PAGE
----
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Visualizing AWS EKS Kubernetes Clusters with Relationship Graphs

Steampipe is an open-source tool that helps users query, explore, and visualize their cloud environments. Relationship graphs in Steampipe are helpful visualizations that provide quick context and highlight important information about your resources. You can use these dashboards to visualize your AWS resources and also your AWS Elastic Kubernetes Service (EKS) clusters.

AWS EKS is a managed Kubernetes service that makes it easier to deploy, manage, and scale containerized applications using Kubernetes. Using Steampipe with EKS, you can visualize inside the cluster to gain insights:

  • How many resources do I have?
  • How old are my resources?
  • What are the various configurations of my resources?
  • What are the relationships between closely connected resources like clusters, nodes, pods, deployments, and jobs?
  • Who can perform operations like list, get, read, etc., on my resources?

Getting started

To get started with visualizing your EKS clusters through interactive dashboards, you can install Steampipe in your terminal.

First, install Steampipe:

sudo /bin/sh -c "$(curl -fsSL"

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Then, install the Kubernetes plugin:

steampipe plugin install kubernetes
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Finally, install the Kubernetes Insights mod by following these steps:

git clone
cd steampipe-mod-kubernetes-insights
steampipe dashboard
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Now visit localhost:9194 in your browser to view and interact with the dashboards.

If you already have an AWS EKS Kubernetes cluster in ~/.kube/config, Steampipe will automatically pick up your default context. If you would like to set up multiple clusters, you can update your Steampipe configurations to aggregate multiple contexts at once.

Kubernetes Relationship Graphs

In this section, we will explore various dashboards provided by Steampipe to visualize different aspects of your EKS clusters. We will look at the Namespace, Deployment, Service, Pod, Service Account, and Role dashboards, and discuss how they can help you better understand and manage your AWS EKS Kubernetes resources.

Namespace dashboard

Here's a high-level view of the kube-system namespace in the Namespace Detail dashboard.

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The application runs as a Service. On initial view, the dashboard folds them all into an individual node, and folds the related DaemonSets, ReplicaSets and Deployments into their own individual nodes.

Deployment dashboard

If we open Deployments and click on the coredns Deployment we land in the Deployment Detail dashboard where we see the kube-dns Service linked to that Deployment. On hover we see details for one of the 2 pods in that Deployment's ReplicaSet: it's running, and it uses the coredns service account.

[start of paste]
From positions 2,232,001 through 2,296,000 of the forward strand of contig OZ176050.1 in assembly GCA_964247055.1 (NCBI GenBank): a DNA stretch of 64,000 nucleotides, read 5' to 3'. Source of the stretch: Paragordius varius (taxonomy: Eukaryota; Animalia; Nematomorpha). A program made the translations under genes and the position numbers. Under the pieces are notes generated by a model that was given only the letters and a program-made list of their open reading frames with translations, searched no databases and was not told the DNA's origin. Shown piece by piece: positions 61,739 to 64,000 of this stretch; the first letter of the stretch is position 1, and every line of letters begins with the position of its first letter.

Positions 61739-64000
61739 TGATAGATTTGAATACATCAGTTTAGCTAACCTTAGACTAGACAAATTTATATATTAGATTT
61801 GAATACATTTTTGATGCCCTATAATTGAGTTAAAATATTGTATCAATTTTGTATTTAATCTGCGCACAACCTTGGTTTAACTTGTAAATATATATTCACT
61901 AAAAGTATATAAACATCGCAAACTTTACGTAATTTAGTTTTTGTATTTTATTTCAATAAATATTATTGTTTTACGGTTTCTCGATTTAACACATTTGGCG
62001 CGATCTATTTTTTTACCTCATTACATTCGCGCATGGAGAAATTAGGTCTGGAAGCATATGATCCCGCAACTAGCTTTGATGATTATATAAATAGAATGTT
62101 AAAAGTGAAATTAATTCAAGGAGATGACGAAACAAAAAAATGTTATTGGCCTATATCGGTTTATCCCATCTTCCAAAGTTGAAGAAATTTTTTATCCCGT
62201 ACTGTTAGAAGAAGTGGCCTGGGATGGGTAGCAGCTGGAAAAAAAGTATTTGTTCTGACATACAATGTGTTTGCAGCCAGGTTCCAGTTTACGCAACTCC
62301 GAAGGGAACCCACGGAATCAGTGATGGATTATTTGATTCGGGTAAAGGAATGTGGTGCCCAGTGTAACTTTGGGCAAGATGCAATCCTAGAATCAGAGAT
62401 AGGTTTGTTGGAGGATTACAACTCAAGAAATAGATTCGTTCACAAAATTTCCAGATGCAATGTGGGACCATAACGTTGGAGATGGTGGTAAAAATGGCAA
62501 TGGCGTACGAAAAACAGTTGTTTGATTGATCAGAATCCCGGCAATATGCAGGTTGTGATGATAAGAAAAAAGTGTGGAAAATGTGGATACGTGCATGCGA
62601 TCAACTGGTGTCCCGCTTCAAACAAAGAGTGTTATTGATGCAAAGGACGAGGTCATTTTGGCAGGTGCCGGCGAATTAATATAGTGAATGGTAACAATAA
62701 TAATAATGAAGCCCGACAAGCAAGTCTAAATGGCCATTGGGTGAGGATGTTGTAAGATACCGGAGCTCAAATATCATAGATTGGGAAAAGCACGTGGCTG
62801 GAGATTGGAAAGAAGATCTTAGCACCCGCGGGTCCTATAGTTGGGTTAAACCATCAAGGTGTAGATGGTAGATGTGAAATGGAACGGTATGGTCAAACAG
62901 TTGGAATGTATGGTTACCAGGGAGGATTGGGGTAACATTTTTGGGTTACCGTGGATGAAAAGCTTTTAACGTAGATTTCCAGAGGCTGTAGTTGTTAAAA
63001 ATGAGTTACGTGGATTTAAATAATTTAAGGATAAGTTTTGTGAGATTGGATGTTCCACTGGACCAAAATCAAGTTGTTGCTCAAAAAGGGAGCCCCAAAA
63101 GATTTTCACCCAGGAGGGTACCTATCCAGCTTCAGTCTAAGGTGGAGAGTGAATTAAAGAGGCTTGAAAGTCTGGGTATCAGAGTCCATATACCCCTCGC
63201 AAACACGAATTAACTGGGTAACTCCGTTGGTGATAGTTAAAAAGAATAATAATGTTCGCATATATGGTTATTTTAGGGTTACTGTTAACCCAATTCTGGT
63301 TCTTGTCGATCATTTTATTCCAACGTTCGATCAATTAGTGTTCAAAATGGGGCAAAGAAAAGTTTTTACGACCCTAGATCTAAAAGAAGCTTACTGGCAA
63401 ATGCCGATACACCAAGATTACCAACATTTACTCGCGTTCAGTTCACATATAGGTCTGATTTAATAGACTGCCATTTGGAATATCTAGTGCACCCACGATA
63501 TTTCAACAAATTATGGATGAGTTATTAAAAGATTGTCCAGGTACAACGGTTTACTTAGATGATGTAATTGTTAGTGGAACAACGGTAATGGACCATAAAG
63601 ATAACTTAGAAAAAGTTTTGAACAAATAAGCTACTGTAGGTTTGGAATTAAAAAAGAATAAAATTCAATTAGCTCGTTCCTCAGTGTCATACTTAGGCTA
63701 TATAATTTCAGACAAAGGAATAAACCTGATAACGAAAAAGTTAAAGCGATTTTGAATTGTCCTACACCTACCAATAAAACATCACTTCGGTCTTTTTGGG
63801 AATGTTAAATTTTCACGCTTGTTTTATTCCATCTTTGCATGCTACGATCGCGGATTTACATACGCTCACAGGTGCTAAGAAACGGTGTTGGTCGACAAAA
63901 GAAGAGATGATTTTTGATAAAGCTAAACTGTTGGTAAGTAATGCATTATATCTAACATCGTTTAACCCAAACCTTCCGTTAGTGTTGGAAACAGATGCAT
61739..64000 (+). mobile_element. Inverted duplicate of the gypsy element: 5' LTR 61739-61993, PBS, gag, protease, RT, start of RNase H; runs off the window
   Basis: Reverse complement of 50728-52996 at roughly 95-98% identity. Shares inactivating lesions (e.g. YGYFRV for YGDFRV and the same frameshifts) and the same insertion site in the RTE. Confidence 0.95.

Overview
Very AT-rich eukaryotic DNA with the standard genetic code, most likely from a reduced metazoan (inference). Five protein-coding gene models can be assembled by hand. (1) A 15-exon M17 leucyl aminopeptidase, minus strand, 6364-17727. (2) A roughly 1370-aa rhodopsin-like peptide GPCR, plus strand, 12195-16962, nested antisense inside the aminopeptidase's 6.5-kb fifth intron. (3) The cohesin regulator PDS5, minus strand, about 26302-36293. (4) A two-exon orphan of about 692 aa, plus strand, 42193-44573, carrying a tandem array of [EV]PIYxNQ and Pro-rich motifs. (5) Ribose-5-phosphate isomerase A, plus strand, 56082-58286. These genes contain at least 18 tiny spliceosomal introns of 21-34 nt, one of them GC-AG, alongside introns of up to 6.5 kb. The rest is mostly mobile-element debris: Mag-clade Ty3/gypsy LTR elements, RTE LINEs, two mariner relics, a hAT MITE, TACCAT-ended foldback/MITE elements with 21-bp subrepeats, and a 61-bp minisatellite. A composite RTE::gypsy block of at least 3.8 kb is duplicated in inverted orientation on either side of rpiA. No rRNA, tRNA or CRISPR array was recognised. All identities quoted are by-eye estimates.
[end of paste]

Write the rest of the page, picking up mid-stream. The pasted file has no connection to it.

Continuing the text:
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Service dashboard

Clicking into the kube-dns Service takes us to the Service Detail dashboard where we can see the path from a load balancer to the wordpress service to the wordpress Deployment with its ReplicaSet consisting of a single pod.

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Pod dashboard

Visiting the Pod takes us to the Pod Detail dashboard. Here we can see, from another perspective, that it runs as the coredns service account. We can also see the single container in the pod, and we can see there are multiple read-only volumes mounted.

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Service Account dashboard

The coredns service account is pretty simple. Here coredns runs as the service account. If we open that in the Service Account Detail dashboard, we see the 2 pods that run as that service account. However we can see the service account does not have any role bindings or secrets associated, which may indicate these pods may not have the necessary credentials needed.

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Role dashboard

The role shown here, is again simple, so let's open a more interesting one in the Role Detail dashboard. Here we see that the eks:certificate-controller role has broader permissions to all resources, but specific get and update permissions on a specific certificate resource.

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Making Kubernetes legible

These interconnected graphs work hand-in-hand with their dashboards' infocards, charts, and tables to make Kubernetes systems legible in a whole new way. Which of these seem most useful to you? What other kinds of relationships will help you understand your K8s environments and manage them more effectively? We look forward to hearing about your experiences with Kubernetes Insights, and our Slack community is the place to share them.

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